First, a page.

Movies for the Holidays

Rebecca Caulton, Staff Writer

As temperatures plummet and wintertime descends upon us, many begin to yearn for snow days and winter break. The relief that the holiday season provides is a welcome sight to stressed teachers and students alike. From holly to Santa, eggnog to reindeer, winter arguably represents more than any other season and some of the most iconic holiday symbols are those inspired by cinema. Holiday movies act as an escape for many tired parents and bored kids during winter break, but the traditions and feelings surrounding holiday movies are not universal. While some see holiday movies as a fun and merry way to celebrate the holidays, many others have more nuanced interpretations. Many households see them as a serious expression of their faith, while others believe they are nothing more than cheap and uninspired cash grabs. Additionally, the type of movies that people enjoy watching differ greatly. While freshman William Kim said that he enjoys “holiday movies that are a bit more aimed for comedy because they are sometimes genuinely very funny,” other students reported differently, citing serious or whimsical holiday movies as their favorites. Regardless, most students have some childhood memory tied to these holiday movies and they are a staple of American holidays.

Going back to the beginning of popular and marketable holiday movies, Nerdist writes that the progenitor of holiday characters is Kris Kringle “in 1898’s Santa Claus. This two-minute film came from the United Kingdom, at the very dawn of the film era.” This 1898 film culturally cemented Santa Claus was into the minds of the public and little of his traits have changed. Stereotypes such as coming down the chimney and leaving presents for good children were thus created, leaving behind joyous traditions for generations to come. Even more astonishingly, Santa Claus is the oldest reoccurring fictional character in the United Kingdom, beating out even Dracula and Sherlock Holmes. While Santa is the oldest holiday character, many students stated more modern holiday figures as their favorites. Senior Misha Fay cited that her favorite was, “Mr. Hanky the Christmas poo,” a South Park Christmas character. These more modern characters still draw inspiration from more traditional figures, but it is interesting to see more people turn to newer and more refreshing takes on holiday characters.

One of the most popular children’s holiday movies is the “Santa Claus is Coming to Town” and “Rudolph” stop motion bundle, which chronicles the origins of Santa Claus and Rudolph’s journey to the Island of Misfit Toys. What many are not aware of is this movie’s ties with Studio Ghibli. Rankin-Bass, the animation studio behind these films, was looking for something new for “Santa Claus is Coming to Town” and found what they were looking for when scouting in Japan. According to Esquire, “Rankin… was immediately struck by the caliber of their stop-motion animation. Multiple Japanese studios would be employed to contribute to each special—perhaps the most notable of them being Topcraft, now known today as Studio Ghibli.” Using whimsical animation and catchy tunes such as “Put One Foot in Front of the Other,” many view these films as the true origins of common holiday characters.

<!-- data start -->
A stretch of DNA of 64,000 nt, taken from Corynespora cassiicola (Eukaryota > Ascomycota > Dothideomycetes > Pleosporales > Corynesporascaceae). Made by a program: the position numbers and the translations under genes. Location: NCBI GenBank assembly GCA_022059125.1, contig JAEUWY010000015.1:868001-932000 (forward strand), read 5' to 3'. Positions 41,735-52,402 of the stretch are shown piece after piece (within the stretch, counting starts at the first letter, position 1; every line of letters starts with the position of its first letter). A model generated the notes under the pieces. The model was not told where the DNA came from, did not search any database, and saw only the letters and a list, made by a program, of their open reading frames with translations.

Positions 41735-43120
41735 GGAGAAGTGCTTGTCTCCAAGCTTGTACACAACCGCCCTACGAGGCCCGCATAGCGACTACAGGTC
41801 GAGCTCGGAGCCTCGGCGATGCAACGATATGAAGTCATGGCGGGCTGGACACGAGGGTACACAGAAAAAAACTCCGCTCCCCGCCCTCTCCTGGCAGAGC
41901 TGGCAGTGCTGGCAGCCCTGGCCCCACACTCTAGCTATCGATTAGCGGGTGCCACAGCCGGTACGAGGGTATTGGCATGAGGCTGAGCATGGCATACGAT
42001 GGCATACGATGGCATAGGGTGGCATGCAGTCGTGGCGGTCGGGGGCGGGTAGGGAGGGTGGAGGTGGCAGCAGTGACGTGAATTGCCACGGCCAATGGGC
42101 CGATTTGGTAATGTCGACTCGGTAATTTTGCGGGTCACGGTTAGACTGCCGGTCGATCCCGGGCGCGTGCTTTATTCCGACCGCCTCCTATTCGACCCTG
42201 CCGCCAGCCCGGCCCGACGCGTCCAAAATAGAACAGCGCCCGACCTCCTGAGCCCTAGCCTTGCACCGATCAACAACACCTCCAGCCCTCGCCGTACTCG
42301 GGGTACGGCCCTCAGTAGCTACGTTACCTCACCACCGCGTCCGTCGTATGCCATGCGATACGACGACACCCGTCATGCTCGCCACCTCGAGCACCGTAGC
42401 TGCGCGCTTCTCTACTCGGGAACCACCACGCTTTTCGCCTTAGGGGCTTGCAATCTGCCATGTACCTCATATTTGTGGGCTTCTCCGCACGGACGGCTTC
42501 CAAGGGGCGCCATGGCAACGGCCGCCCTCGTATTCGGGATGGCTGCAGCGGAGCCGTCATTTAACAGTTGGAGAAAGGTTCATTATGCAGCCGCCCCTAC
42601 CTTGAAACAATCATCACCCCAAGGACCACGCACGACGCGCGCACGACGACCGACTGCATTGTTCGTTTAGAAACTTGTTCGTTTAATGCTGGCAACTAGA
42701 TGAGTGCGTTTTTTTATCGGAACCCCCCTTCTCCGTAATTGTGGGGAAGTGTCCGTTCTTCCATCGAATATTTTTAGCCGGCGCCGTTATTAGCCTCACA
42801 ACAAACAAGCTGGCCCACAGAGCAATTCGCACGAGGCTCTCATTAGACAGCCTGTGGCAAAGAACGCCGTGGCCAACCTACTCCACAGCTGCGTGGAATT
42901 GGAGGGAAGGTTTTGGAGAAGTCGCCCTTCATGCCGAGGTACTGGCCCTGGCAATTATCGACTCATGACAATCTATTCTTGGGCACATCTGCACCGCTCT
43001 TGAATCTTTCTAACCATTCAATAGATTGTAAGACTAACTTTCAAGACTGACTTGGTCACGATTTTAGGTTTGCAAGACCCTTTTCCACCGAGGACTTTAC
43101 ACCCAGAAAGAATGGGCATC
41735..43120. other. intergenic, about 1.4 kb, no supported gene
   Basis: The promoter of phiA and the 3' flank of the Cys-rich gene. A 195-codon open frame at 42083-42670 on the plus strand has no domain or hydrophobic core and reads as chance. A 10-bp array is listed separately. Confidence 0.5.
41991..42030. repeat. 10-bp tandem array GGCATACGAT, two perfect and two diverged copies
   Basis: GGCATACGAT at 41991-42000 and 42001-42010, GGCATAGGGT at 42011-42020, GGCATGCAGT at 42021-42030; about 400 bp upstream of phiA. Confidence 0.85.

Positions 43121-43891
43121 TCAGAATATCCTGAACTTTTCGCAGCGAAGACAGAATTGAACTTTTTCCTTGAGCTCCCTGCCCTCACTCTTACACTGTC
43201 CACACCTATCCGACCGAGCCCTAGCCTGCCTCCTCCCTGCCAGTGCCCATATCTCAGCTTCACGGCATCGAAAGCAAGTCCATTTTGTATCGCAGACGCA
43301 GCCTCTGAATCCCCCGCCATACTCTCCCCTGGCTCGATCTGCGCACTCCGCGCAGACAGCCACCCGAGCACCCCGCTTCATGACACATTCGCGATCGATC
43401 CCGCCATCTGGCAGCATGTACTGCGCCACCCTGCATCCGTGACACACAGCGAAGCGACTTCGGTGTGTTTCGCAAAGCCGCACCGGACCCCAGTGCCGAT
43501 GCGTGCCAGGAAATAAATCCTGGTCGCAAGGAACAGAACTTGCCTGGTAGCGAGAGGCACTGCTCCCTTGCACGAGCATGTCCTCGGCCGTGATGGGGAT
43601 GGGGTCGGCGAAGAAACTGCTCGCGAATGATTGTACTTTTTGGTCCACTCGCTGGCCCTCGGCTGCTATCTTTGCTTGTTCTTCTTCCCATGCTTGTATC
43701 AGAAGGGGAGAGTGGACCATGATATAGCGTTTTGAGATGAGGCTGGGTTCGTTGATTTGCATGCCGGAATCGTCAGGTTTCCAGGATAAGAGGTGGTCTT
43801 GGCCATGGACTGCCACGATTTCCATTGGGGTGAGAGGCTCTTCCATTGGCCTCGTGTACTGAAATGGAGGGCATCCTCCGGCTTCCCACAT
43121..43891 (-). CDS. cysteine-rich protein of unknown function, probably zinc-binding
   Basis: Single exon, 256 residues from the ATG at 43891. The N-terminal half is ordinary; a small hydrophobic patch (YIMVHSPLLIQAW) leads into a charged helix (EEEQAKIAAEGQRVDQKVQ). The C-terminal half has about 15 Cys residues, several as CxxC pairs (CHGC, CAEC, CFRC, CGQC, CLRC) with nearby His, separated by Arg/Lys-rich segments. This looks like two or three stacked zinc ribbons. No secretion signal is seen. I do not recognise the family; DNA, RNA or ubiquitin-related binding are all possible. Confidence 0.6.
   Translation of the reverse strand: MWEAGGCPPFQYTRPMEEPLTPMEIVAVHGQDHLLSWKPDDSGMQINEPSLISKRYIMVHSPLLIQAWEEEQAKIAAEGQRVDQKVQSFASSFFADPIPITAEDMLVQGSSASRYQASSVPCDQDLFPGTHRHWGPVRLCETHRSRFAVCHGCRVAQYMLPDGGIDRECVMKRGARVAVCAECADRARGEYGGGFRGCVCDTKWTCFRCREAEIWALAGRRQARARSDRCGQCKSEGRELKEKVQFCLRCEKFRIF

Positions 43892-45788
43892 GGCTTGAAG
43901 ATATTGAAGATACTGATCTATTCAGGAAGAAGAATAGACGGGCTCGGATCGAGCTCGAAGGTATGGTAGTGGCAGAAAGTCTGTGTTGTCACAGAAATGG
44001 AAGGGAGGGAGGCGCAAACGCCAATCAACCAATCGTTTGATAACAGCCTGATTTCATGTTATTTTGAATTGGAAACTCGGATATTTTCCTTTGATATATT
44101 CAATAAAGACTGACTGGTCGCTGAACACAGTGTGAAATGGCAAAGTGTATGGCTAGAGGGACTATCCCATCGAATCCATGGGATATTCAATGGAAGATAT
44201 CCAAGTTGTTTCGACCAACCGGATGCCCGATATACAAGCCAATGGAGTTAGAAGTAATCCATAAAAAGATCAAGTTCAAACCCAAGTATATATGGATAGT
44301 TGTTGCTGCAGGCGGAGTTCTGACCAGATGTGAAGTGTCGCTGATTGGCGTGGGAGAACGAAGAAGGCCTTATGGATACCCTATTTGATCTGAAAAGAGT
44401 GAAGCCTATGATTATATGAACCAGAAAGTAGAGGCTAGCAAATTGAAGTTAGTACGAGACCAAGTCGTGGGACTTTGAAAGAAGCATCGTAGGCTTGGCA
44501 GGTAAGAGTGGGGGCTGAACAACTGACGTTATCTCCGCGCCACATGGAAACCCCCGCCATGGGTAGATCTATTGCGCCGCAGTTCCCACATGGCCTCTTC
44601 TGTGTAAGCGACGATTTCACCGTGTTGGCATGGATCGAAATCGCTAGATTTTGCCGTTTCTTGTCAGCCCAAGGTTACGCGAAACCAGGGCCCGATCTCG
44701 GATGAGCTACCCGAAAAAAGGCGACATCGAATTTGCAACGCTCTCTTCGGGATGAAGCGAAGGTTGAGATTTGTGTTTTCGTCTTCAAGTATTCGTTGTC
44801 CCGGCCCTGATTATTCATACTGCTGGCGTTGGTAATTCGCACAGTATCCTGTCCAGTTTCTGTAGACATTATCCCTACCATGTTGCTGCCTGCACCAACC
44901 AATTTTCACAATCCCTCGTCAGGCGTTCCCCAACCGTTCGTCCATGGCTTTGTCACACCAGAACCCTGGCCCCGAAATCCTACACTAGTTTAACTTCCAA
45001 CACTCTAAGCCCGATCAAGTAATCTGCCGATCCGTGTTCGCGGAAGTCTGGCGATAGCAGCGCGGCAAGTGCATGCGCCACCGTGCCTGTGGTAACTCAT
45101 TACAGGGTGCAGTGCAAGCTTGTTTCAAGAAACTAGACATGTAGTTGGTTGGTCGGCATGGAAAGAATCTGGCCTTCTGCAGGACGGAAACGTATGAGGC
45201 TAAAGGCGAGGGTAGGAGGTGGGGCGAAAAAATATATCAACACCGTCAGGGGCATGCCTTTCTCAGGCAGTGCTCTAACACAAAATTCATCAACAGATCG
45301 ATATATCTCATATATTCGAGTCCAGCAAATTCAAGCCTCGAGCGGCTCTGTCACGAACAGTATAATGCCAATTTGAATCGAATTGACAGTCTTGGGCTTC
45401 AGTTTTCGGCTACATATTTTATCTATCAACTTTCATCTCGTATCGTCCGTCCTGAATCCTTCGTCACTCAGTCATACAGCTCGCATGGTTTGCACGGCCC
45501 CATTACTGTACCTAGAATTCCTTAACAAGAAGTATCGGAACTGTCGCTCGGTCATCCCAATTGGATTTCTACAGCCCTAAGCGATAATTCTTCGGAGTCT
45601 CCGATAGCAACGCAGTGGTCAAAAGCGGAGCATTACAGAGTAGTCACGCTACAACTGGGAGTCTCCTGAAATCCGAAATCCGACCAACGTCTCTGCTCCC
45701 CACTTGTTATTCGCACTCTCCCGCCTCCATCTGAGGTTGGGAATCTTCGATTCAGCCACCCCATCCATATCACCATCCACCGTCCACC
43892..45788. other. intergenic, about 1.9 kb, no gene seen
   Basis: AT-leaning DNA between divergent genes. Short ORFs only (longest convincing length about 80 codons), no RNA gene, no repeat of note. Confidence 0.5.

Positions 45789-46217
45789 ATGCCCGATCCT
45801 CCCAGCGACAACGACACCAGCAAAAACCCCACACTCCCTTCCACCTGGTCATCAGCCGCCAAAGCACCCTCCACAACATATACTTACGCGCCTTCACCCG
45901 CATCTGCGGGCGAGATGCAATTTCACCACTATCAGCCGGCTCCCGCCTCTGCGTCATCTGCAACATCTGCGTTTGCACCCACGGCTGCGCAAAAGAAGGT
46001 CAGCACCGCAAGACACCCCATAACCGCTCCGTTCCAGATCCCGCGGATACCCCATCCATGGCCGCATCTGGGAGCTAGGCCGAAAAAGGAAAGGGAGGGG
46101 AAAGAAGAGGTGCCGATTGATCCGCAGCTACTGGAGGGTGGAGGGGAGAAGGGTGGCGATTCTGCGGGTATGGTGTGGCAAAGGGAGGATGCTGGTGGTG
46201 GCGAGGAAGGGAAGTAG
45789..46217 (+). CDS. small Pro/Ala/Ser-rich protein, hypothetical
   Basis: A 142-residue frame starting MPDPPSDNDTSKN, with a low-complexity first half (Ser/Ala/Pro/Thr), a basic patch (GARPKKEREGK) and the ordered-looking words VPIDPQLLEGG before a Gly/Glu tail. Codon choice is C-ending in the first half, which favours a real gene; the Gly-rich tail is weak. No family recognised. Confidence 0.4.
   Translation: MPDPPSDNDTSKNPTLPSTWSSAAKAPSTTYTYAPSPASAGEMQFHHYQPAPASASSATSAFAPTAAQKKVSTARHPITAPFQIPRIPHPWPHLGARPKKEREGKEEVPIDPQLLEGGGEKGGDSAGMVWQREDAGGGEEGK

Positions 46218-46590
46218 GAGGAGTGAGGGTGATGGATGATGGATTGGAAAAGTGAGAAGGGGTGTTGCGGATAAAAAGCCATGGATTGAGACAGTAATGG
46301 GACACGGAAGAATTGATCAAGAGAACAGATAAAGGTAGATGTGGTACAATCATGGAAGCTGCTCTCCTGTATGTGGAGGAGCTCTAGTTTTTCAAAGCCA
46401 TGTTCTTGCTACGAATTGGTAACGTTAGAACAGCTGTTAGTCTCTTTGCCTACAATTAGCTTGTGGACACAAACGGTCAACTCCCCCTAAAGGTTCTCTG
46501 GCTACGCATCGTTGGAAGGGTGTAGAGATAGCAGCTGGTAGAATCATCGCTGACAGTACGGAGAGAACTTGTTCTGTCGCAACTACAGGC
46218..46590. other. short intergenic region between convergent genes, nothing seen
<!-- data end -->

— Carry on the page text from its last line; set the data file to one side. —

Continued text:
What kind of holiday movies do our own Issaquah High School Students prefer? As it turns out, there is an important factor. For example, sophomore Alynah Huang stated that “my favorite Christmas movie is Home Alone.” Junior Roy Lee also mentioned that “the Christmas movies I do like happen to be live action.” Both students reported an affinity to movies with real actors in real settings, and this is a sentiment shared by the public as well. According to Smartmove US, the two most popular Christmas movies of all time are Home Alone (1990) and Elf (2003). Both of these movies, as previously mentioned, are live action movies. Thus, we can see that despite many influential holiday movies being animated or stop motion style films, audiences still gravitate towards live-action comedies with well-known actors and family themes. This ties further into why Christmas is such a marketable concept for media of all types. Christmas movies and songs appeal to all age groups and walks of life with their cookie-cutter themes of family and reflection. According to WeScreenplay, “Christmas time is also vacation time for many people. It’s not uncommon for several generations of family members to end up together and ready to see a movie.” Theatres are an easy way for grandparents to handle the kids for the day and many form memories watching holiday movies that they want to pass onto their kids.

With COVID having stunted movie releases for a year or so, 2022 is an especially exciting year for new Christmas releases as Hollywood regains its lost momentum. New releases are sure to impress, and audiences await eagerly for the next big holiday classic. While wintertime in Washington may usually be all slush and rain, holiday movies are a great way to find joy and community during the holidays. They bring the family together, an increasingly important feature in a time of ever-increasing isolation in the age of devices and the internet. This holiday season, cuddle down with your favorite warm beverage and put on the holiday movie of your choice.